A pension can be viewed as a long-term savings plan to help you save money that is accessible for you when you retire.
It is never too late to start saving for your pension as it will help to make your savings grow with regular contributions that you make and then are able to access from the age of 55 onwards.
You will receive a State Pension which is a regular payment made by the government, however the maximum basic State Pension you will receive is £159.55 per week (as of April 2017) and this is far less than what most people say they can live on.
Employers are gradually being required to automatically enrol their employees into a work place pension. Your employer will contribute towards this which will help towards saving more money for your retirement. This is referred to as ‘automatic enrolment’ scheme which is compulsory for all employers to provide.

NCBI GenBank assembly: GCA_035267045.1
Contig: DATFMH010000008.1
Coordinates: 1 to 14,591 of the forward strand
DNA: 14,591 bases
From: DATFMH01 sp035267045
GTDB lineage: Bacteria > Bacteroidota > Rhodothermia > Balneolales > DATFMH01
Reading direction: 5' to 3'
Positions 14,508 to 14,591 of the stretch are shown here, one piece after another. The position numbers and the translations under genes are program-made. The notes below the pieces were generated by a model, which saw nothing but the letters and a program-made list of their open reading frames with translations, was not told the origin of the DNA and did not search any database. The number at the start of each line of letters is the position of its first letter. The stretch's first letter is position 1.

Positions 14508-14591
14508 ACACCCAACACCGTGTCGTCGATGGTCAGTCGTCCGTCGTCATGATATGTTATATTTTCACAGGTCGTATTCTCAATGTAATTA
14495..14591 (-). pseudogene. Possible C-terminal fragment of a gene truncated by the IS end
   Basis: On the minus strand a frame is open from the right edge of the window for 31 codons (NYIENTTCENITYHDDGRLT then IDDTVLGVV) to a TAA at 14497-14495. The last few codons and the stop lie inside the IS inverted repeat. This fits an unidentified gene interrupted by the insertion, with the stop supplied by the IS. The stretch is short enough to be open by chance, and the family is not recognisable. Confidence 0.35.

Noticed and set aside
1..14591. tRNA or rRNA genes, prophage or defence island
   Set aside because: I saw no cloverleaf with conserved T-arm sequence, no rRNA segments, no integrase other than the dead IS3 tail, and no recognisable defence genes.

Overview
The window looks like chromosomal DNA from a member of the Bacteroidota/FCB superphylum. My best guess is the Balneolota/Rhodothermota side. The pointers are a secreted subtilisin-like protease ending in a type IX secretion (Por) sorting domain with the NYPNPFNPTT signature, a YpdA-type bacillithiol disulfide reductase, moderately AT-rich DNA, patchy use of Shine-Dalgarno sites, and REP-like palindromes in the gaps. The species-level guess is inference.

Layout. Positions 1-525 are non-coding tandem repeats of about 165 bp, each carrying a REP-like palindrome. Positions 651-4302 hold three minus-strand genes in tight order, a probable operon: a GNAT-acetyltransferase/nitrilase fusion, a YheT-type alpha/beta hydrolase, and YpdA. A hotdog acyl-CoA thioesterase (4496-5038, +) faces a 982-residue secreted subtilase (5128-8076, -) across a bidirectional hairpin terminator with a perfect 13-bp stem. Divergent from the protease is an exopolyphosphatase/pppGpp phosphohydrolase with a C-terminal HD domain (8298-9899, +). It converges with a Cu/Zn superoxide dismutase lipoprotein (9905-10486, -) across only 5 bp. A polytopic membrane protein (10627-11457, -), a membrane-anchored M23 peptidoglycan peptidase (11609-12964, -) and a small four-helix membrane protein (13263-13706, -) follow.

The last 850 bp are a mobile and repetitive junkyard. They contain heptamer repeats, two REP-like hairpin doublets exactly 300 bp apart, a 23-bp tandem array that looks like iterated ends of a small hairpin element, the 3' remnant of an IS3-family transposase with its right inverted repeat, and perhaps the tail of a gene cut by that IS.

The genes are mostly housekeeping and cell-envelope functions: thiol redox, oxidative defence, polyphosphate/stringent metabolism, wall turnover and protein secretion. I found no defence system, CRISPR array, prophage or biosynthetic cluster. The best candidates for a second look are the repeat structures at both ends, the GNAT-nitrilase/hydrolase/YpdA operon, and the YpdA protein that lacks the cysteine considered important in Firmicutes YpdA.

Defined contribution pension It can also sometimes be referred as ‘money purchase’ pension. They can be personal pensions organised by you or your employer. The amount you receive depends on how much money is contributed and how well the investments have grown. The value of your pension can go up or down dependent on the investments made. See below the various types of defined contribution pensions:
• Executive pension plan
• Group personal pension
• Master trust pension (eg NEST, NOW pension, the People’s Pension)
• SIPP (Self Invested Personal Pension)
• SSAS (Small Self-Administered Schemes)
• Stakeholder pension
Defined benefit pension can also be known as a ‘final salary’ or ‘career average’ pensions. Defined pension is arranged by your employer. The amount of pension you receive depends on your salary and the duration of time you have worked at your current workplace.
Need more information?
If you would like further advice on any of the matters above, CHN Financial Consultancy would be delighted to help you. Call 0113 3878240 or use the quick contact form to arrange an initial NO OBLIGATION review.